Solution


Approach 1: Sort

Intuition and Algorithm

Use a custom comparator when sorting, to sort by parity.

Complexity Analysis

  • Time Complexity: , where is the length of A.

  • Space Complexity: for the sort, depending on the built-in implementation of sort.


Approach 2: Two Pass

Intuition and Algorithm

Write all the even elements first, then write all the odd elements.

Complexity Analysis

  • Time Complexity: , where is the length of A.

  • Space Complexity: for the sort, depending on the built-in implementation of sort.


Approach 2: Two Pass

Intuition and Algorithm

Write all the even elements first, then write all the odd elements.

Complexity Analysis

  • Time Complexity: , where is the length of A.

  • Space Complexity: , the space used by the answer.


Approach 3: In-Place

Intuition

If we want to do the sort in-place, we can use quicksort, a standard textbook algorithm.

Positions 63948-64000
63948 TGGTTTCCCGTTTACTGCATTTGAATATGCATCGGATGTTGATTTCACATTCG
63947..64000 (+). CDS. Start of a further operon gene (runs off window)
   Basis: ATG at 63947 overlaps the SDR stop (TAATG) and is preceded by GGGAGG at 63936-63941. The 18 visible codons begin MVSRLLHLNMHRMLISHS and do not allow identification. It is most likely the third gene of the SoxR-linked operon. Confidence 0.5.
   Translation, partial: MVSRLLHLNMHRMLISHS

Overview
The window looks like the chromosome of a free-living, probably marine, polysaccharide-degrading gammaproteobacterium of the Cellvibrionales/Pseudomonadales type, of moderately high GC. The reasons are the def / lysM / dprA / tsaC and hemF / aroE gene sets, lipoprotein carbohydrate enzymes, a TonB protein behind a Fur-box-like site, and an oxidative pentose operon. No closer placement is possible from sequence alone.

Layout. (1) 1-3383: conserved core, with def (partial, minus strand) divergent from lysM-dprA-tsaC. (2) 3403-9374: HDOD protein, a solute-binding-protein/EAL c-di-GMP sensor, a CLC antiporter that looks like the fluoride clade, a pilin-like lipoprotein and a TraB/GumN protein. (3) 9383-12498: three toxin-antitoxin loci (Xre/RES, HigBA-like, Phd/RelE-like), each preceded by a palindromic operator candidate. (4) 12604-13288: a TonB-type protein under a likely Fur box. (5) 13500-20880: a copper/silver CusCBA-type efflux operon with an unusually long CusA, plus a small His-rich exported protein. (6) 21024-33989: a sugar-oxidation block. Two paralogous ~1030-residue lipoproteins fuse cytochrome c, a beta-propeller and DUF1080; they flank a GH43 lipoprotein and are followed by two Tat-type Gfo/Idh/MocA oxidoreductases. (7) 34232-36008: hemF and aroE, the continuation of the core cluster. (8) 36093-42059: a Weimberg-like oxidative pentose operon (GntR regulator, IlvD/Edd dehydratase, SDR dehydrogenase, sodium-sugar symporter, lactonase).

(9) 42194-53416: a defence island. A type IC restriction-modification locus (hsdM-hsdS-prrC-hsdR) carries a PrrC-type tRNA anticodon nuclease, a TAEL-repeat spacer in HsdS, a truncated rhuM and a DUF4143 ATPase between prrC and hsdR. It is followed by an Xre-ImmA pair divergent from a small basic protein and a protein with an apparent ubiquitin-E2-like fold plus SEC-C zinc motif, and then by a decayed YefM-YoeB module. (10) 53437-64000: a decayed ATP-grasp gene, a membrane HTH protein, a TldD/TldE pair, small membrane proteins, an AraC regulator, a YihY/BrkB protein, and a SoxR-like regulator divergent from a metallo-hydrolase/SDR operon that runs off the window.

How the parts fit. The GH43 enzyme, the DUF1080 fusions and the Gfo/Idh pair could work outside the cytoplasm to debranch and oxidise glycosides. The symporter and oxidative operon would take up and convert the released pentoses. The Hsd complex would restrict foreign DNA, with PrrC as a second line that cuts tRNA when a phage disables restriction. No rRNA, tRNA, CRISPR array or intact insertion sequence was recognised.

Algorithm

We'll maintain two pointers i and j. The loop invariant is everything below i has parity 0 (ie. A[k] % 2 == 0 when k < i), and everything above j has parity 1.

Then, there are 4 cases for (A[i] % 2, A[j] % 2):

  • If it is (0, 1), then everything is correct: i++ and j--.

  • If it is (1, 0), we swap them so they are correct, then continue.

  • If it is (0, 0), only the i place is correct, so we i++ and continue.

  • If it is (1, 1), only the j place is correct, so we j-- and continue.

Throughout all 4 cases, the loop invariant is maintained, and j-i is getting smaller. So eventually we will be done with the array sorted as desired.

Complexity Analysis

  • Time Complexity: , where is the length of A. Each step of the while loop makes j-i decrease by at least one. (Note that while quicksort is normally, this is because we only need one pass to sort the elements.)

  • Space Complexity: in additional space complexity.


Analysis written by: @awice.